* But it’s long overdue…
Taxpayers bear the cost of hidden interest on Illinois’ enormous bill backlog with no real clarity about how deeply in debt the state is, how much interest is accruing on overdue bills and how long it will take to pay off the penalties.
Senator Andy Manar, a Bunker Hill Democrat, and Illinois Comptroller Susana Mendoza hope to change all of that with Senate Bill 1652, the Debt Transparency Act. The measure requires more accountability from state agencies regarding Illinois’ bill backlog, which today is more than $12.4 billion.
An estimated $4.9 billion worth of overdue bills is being held by agencies because of lack of appropriation or processing delays, and the comptroller’s office projects that Illinois will owe at least $700 million in interest and penalties on those overdue bills by the end of the current fiscal year.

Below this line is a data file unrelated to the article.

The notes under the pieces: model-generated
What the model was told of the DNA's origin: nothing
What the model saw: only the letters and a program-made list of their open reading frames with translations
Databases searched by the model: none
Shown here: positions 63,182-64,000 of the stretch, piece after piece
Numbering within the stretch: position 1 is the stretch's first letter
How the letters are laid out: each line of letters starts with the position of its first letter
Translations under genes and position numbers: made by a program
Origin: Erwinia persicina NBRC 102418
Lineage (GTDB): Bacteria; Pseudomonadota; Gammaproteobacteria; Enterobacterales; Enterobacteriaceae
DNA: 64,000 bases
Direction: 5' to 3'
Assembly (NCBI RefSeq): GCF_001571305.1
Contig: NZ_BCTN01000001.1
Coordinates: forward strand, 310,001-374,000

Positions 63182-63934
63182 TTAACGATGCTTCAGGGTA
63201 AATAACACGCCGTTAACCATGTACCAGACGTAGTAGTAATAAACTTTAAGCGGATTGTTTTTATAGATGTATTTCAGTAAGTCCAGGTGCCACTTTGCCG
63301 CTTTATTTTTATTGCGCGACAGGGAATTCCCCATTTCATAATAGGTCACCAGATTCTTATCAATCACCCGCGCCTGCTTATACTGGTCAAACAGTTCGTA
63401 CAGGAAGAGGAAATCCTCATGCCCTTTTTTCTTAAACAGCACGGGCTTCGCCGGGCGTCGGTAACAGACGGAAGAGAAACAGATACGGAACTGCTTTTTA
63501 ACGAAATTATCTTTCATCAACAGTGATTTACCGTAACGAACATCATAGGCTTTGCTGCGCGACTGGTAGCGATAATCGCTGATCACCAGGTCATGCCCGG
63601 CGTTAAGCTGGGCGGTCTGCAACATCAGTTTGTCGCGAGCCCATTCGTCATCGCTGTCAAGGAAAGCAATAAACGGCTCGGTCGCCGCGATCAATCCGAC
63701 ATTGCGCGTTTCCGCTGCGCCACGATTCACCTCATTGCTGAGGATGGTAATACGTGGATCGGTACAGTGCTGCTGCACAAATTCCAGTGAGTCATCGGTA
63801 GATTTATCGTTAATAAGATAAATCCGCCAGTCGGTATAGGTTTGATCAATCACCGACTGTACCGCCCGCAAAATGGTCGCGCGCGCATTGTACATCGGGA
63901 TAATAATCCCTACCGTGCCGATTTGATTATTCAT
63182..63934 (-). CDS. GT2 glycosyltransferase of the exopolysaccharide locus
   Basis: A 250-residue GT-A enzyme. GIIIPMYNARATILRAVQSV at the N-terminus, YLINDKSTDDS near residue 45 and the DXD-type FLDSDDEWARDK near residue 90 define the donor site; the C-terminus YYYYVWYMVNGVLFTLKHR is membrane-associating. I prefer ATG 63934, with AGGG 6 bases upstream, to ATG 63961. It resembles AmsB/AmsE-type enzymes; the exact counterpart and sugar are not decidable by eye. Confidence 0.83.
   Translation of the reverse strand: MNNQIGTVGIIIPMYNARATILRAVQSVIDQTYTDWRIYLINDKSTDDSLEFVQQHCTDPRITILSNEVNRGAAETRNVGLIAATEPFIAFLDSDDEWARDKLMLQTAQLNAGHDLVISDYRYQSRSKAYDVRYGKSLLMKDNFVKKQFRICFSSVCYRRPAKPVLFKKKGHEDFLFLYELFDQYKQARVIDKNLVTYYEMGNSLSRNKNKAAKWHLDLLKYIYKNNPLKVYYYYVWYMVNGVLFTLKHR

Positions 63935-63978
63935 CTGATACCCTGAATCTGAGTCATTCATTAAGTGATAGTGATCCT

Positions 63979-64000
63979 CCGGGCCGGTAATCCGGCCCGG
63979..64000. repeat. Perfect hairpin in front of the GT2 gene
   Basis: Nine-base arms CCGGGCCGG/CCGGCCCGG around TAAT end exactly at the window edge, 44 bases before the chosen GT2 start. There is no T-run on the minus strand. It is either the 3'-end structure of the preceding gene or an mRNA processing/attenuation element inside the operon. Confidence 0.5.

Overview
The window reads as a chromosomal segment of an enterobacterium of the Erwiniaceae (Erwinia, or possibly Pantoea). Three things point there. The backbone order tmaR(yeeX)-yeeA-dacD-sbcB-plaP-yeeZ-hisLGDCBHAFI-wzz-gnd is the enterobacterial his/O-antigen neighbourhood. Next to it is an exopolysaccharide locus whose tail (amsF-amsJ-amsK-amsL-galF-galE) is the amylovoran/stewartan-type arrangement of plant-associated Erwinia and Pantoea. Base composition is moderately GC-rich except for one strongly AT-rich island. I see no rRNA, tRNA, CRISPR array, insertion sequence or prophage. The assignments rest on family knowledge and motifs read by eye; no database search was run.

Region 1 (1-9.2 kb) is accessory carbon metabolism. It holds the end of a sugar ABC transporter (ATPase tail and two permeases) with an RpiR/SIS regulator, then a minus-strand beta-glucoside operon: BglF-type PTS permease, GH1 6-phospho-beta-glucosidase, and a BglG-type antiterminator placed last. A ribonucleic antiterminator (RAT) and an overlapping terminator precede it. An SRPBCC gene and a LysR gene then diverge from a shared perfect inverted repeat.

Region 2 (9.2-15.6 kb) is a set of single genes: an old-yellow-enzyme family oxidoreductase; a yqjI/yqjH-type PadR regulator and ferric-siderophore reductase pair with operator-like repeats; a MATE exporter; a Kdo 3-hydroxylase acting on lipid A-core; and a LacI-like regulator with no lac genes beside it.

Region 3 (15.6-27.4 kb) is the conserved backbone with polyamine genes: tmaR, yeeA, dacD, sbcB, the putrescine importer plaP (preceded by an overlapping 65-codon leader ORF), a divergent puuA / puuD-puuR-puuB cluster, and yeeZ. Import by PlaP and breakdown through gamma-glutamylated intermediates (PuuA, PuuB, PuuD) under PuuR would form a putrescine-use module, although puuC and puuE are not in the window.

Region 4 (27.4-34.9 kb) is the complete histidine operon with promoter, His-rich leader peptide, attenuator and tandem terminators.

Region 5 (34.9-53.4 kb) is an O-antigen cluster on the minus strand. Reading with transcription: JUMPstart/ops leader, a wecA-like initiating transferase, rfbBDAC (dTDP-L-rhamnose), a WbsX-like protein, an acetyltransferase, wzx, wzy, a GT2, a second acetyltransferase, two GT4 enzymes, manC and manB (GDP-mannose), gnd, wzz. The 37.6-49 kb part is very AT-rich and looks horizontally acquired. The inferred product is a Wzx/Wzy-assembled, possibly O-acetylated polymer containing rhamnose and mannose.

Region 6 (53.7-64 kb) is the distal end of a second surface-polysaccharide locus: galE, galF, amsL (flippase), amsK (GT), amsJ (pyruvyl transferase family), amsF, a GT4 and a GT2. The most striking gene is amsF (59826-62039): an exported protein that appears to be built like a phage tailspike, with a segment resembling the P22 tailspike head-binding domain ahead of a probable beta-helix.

“That’s $700 million of taxpayer money we are just throwing away – it’s not helping kids get day care or go to college. It’s not helping seniors get meals on wheels or keep their home health care,” Mendoza said. “Just think how many state employees could get timely health care if we had $700 million to pay our past-due medical bills. Think how many more Illinois students could get MAP grants to attend college with that money.”
But without accurate reporting on what the state owes, it’s impossible for the comptroller to precisely report interest charges. The Debt Transparency Act would require state agencies to report monthly to the comptroller the bills they are holding and estimate the amount of interest that will be paid on those bills.
The bill is here.
State lawmakers are attempting to revive an effort that failed last year to bring automatic voter registration to Illinois.